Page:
Two, the need to demystify the colonially-derived legal system so that the Constitution and laws are written so that they are accessible and understandable to ordinary citizens.
Three, in a new constitutional order, the fundamental rights and duties of citizens and the directive principles of state policy must be fully justiciable in law, as this is the only way citizens can hold their government to account.
Four, there is the need to urgently abrogate the constitutional immunity from prosecution granted to executive arms of government, as no official should be above the law.
Five, to ensure that political parties are responsible to the electorate, they should only be registered if they have national, non-sectional and non-religious programme of activities, and if they are funded exclusively by the financial contribution of their individual member, none of whom may contribute in any one year more than the national minimum wage for one month. The financial records of each party is subject to comprehensive auditing by the regulatory body, and parties are proscribed from charging their members any fees for seeking nomination, or making a statement of intent, to run for party or public office.
Last year, Dr. Osoba also undertook the new responsibility of becoming the Chairman of the Yusufu Bala Usman Institute, an organisation established by colleagues and associates of his long-time friend and collaborator, late Dr. Bala Usman, dedicated to carrying on the work begun by Dr. Osoba and Dr. Usman, with the aim of creating a new Nigeria, where no one is oppressed and where true democracy reigns. The five-point Minimum Agenda for Change is no doubt a central pillar of the work of the Yusufu Bala Usman Institute.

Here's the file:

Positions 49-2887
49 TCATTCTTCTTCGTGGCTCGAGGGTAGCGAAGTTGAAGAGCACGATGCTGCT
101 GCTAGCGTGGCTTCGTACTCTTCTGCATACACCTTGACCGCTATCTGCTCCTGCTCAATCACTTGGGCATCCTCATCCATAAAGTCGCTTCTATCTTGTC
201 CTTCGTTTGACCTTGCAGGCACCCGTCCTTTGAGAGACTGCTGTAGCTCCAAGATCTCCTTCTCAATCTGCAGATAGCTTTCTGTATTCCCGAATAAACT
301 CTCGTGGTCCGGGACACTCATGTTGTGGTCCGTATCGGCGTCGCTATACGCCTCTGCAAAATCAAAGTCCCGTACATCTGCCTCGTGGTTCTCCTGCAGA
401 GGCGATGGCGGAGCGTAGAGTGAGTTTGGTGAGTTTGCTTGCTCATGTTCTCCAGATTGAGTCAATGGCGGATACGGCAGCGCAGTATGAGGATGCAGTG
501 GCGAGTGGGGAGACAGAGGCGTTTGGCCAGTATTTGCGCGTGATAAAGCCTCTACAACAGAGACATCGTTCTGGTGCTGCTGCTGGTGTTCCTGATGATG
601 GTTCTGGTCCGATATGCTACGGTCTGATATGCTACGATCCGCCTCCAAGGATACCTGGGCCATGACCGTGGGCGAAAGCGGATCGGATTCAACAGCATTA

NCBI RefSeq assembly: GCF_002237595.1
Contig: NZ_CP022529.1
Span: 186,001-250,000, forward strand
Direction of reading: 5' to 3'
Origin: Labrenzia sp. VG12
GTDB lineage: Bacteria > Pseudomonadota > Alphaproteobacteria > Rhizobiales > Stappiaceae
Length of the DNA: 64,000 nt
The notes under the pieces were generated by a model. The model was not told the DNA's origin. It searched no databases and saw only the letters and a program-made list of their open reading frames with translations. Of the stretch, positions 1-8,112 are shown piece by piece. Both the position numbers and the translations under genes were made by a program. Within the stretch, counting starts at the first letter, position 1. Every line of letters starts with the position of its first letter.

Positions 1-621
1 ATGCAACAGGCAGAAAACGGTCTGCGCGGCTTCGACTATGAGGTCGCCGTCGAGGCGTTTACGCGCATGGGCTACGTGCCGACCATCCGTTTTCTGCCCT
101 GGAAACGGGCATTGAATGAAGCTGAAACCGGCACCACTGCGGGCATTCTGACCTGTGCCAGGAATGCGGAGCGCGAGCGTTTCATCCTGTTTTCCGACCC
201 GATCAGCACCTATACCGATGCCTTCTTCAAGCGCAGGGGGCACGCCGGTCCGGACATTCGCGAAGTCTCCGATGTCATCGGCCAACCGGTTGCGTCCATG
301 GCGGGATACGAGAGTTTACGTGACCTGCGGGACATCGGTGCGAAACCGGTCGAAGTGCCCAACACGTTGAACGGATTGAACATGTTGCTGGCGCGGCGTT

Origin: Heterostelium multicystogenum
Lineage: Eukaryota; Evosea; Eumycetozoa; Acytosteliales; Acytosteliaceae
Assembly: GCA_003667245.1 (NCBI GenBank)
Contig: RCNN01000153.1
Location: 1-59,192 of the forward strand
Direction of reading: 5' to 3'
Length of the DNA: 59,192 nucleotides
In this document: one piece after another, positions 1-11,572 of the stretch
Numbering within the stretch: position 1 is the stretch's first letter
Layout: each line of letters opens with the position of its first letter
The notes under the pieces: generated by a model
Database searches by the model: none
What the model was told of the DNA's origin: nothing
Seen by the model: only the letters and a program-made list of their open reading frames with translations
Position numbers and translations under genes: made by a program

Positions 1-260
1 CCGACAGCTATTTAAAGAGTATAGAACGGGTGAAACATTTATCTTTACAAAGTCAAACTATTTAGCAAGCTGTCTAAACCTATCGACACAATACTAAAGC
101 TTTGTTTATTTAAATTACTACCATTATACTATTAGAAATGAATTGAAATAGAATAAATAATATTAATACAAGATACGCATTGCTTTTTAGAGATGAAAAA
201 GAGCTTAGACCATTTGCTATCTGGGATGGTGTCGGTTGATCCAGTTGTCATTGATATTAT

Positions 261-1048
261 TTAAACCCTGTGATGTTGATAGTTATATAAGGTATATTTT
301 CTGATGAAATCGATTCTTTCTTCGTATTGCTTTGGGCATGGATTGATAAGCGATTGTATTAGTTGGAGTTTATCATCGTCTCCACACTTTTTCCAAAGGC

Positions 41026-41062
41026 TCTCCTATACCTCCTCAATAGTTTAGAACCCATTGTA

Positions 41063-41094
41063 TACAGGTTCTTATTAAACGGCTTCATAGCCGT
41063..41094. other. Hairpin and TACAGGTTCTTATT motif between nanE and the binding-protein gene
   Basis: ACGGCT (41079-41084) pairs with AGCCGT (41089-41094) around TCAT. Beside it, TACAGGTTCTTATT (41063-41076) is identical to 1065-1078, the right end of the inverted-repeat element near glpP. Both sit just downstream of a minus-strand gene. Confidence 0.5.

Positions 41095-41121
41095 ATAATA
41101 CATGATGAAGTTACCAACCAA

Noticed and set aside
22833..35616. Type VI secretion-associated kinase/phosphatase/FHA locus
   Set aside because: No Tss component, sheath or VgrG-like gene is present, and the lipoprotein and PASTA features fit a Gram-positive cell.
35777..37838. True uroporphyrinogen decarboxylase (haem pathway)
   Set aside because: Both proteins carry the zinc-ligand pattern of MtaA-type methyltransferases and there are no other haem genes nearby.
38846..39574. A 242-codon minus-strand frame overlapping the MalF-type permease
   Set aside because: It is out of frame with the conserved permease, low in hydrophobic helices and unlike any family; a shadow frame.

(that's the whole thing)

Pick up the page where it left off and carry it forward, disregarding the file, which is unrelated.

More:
On the contentious issue of restructuring Nigeria, Dr. Osoba is very clear: ‘’Restructuring is s lie’’, he bluntly said at the public presentation of the Minority Report, at the University of Lagos in May of 2019. It is a con, a scam to create more avenues for the Nigerian ruling class to steal public funds. What is important, Dr. Osoba reiterated, is STRUGGLE, not restructuring.
As he so cogently said at the end of his New Introduction to the Minority Report and Draft Constitution for the Federal Republic of Nigeria, 1976: ‘’A successful engagement with our people on the core principles of this minimum agenda for change will blow away all the fears and anxieties being generated among them by the fake apostles of ethnic and regional separatism, hiding behind their mendacious and tattered banners of ‘restructuring’. What the masses of our people want, as most of humanity in the modern era, is NOT a coalition of mini unviable states whose human and material resources are at the arbitrary disposal of their separate ethnic and regional notables. Our people need a country, Nigeria, operating at full capacity and unshackled by the thieving activities of a good- for -nothing ruling class whose only operating agenda is looting the national treasury.’’
We heartily wish Dr. Olusegun Osoba many more healthy and fruitful years ahead to continue with the struggle.
Perchonok is a Director Yusufu Bala Usman Institute, Zaria